- In Old English, human men were referred to as wer, while the term man was used to describe humanity as a whole. During the thirteenth century, man gradually replaced wer as the term for an adult human male while also maintaining its use as an expression for the entire human species.
- Globally, boy babies are 25% more likely to die in infancy than girl babies.
- Average height today for men in the U.S. is just over 5' 9" (175 cm) and average weight is approximately 190 pounds (86 kg). In 1960, average height for men was about 5' 8" (172 cm) and average weight was just over 166 pounds (75 kg).
- Worldwide, men have a life expectancy of 64.52 years, as compared to a life expectancy of 68.76 years for women.
- The most common cause of death for men in the U.S. is heart disease (the same as for women), and the average age of a first heart attack for men is just 66 years.
This skewed ratio is partly due to sex-selective abortion and "gendercide"
- Worldwide, there are approximately 107 baby boys born for every 100 baby girls. Scientists believe the elevated birth rate in favor of boys may be linked to the higher mortality rates of boys in infancy and childhood.
- In the U.S., men have higher death rates for all of the 15 leading causes of death (with the exception of Alzheimer’s disease) and die more than five years younger than women.
- The brains of adult men are about 10% larger in total size than the brains of women. Because men generally have a larger stature and more muscle mass than women, their brains require more neurons to control the body.
- The word “boy” has been in recorded use since A.D. 1154 as a descriptive term for a male child. The exact etymology of the word is unclear, but it is believed to have descended from the Anglo-Saxon word boia, meaning “servant” or “farm worker.”
- Boys typically experience puberty between the ages of 12 and 14, a time in which the voice changes to its lower timbre, growth spurts occur, and the secondary sex characteristics begin to develop. Puberty for boys generally occurs later than in girls of the same age group.
- While both boys’ and girls’ voices will change during puberty, the change in a boy’s voice is dramatic, sometimes dropping a whole octave in tone. Males in other species develop a deeper voice to attract females and intimidate other males, and scientists believe the change in the male human voice evolved for the same reasons.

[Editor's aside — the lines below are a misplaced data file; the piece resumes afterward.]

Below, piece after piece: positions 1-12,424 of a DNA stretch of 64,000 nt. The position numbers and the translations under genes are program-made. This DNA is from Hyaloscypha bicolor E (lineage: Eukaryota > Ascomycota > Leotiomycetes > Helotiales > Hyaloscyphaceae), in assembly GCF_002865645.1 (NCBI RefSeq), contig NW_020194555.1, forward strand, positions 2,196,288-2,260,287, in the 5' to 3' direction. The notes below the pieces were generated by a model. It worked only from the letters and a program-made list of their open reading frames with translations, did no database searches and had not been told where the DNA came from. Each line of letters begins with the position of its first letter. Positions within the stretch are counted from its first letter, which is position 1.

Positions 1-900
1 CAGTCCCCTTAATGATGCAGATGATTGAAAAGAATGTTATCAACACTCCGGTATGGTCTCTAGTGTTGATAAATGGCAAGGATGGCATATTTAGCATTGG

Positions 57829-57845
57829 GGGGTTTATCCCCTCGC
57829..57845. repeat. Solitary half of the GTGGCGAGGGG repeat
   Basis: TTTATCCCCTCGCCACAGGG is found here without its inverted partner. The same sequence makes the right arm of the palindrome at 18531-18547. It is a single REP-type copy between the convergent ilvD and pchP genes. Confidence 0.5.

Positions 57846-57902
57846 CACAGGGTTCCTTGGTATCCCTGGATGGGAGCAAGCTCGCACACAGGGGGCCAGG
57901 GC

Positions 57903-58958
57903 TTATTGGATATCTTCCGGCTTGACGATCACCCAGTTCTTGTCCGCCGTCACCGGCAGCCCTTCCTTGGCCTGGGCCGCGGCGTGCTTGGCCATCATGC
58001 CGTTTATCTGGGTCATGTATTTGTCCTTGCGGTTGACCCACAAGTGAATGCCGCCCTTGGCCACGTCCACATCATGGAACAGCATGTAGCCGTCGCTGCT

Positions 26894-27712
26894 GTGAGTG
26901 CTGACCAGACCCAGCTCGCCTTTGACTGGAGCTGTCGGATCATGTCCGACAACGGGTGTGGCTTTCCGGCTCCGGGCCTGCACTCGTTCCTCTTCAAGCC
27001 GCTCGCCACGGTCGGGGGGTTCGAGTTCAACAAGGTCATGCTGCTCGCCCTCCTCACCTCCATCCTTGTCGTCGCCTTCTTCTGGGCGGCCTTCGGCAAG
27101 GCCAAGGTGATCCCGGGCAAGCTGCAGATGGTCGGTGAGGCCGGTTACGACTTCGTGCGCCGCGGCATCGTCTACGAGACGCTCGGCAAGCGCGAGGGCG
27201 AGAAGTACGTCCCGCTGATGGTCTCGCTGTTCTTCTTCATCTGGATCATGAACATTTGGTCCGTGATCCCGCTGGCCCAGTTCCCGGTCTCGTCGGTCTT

The "art of manliness" has differed throughout history
- In most cultures throughout the world, boys historically experienced a rite of passage that marked their transition into the lives of adult men. Examples of traditional rites of passage include the Bar Mitzvah in Judaism, the “vision quest” in many American Indian tribes, and circumcision rites in many African cultures.
- The “Adam’s apple,” or laryngeal prominence in the neck, is a feature primarily unique to adult men and is a result of the growth of the larynx during puberty. The term is derived from the Biblical account of Adam eating the forbidden fruit in the Garden of Eden.
- Approximately 56% of boy babies born in the U.S. are circumcised at birth, representing a decline of 20% since 1950. Worldwide, approximately one-third of men have been circumcised.
- In terms of absolute size and in proportion to overall body mass, the human penis is longer and thicker than that of any other primate.
- For approximately the first six weeks after conception, all human embryos develop as a default female child, primarily taking genetic information from the mother’s DNA. After the sixth week of development, if the embryo is male, the SRY gene on the Y chromosome will begin to produce androgens, primarily testosterone, that encourage the development of male characteristics and inhibit the further development of female characteristics.
- The biological symbol for the male sex, a circle with a small arrow protruding from it, is also the symbol for the planet Mars. The two components of the symbol are designed to represent the shield and spear of Mars, the Roman god of war.